Effects of depth on manual transplantation of the seagrass Amphibolis griffithii (J. M. Black) den Hartog on Success Bank, Western Australia
Paling, E.I., van Keulen, M., Wheeler, K. and Walker, C. (1999) Effects of depth on manual transplantation of the seagrass Amphibolis griffithii (J. M. Black) den Hartog on Success Bank, Western Australia. Pacific Conservation Biology, 5 (4). pp. 314-320.
Transplants were established in February and December 1997 to supplement and provide feedback for a mechanical seagrass transplantation programme. A total of 580, 15 cm diameter plugs of Amphibolis griffithii were transplanted to depths of 5, 6, 8 and 10 m with similar energy conditions, and their survival monitored. There was a significant decline in plug survival over the subsequent 14 months. This appears to correlate with the onset of the winter storms in May 1997; the control plugs (seagrass excavated and replanted in the same location) also declined during this period. There was a seasonal decline in stem density in all plugs, with some recovery in the following spring and summer. The decline of plug survival corresponded to large-scale fluctuations in sediment levels across Success Bank. This suggests that, provided the transplants survive hydrodynamic disturbances resulting in sediment level fluctuations, the light climate (up to 10 m depth) does not prevent the survival and growth of seagrass transplants.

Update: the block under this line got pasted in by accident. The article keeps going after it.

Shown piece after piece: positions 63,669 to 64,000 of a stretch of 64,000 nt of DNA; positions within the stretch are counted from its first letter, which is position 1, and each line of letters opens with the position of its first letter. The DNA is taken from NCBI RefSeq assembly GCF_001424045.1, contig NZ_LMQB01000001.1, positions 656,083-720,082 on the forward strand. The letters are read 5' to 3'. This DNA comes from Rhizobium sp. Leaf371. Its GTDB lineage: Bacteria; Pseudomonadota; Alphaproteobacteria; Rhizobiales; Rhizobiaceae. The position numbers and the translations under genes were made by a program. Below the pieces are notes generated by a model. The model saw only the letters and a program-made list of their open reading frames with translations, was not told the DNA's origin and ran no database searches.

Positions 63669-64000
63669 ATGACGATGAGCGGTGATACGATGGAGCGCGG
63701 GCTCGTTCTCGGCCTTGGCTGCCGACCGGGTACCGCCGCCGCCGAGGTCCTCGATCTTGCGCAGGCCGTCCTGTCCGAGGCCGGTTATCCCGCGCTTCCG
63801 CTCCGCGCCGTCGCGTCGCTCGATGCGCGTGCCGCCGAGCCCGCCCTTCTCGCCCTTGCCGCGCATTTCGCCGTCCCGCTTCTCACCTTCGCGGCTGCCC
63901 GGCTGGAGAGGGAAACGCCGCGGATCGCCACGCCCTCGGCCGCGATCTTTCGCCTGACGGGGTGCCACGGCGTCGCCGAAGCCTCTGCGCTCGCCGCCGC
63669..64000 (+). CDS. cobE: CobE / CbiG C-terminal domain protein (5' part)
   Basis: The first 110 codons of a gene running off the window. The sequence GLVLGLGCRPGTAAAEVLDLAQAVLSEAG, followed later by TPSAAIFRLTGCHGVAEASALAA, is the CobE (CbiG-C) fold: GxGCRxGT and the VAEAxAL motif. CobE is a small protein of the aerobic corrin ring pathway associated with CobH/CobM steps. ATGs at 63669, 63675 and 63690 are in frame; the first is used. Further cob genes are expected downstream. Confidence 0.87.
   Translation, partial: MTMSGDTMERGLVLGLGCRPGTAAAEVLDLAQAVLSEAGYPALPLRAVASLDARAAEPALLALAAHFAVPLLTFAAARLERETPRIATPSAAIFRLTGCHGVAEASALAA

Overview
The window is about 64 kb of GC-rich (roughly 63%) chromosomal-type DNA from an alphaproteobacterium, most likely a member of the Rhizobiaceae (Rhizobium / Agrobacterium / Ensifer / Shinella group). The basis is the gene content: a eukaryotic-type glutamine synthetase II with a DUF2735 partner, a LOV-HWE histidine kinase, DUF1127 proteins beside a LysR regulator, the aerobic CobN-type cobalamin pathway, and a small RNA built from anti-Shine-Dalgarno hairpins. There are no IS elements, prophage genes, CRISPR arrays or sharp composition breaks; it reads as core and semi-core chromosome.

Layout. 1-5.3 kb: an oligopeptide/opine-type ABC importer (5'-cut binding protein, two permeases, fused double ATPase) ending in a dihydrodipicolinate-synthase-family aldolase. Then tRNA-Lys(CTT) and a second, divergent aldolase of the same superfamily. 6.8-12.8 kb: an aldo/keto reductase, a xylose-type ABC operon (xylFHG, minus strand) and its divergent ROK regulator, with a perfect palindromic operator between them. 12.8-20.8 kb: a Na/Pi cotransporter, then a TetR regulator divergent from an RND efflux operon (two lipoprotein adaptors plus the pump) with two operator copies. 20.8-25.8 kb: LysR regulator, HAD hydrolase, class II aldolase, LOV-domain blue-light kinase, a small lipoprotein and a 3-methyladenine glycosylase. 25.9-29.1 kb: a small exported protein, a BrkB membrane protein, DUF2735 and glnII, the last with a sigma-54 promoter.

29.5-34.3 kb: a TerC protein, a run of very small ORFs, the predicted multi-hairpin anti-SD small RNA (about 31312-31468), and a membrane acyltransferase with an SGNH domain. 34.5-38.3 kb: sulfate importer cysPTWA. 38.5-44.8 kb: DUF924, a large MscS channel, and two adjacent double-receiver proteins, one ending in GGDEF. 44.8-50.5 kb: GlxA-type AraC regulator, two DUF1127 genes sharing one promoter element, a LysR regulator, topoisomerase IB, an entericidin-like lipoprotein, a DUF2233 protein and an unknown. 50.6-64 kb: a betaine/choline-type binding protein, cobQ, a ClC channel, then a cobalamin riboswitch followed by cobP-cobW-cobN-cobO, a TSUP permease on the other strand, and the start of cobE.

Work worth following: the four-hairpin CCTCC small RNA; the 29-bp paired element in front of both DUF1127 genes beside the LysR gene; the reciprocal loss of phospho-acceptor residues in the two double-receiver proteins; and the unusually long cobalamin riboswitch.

|Publication Type:||Journal Article|
|Murdoch Affiliation:||School of Environmental Science|
|Publisher:||Surrey Beatty & Sons|
|Copyright:||© Surrey Beatty & Sons|
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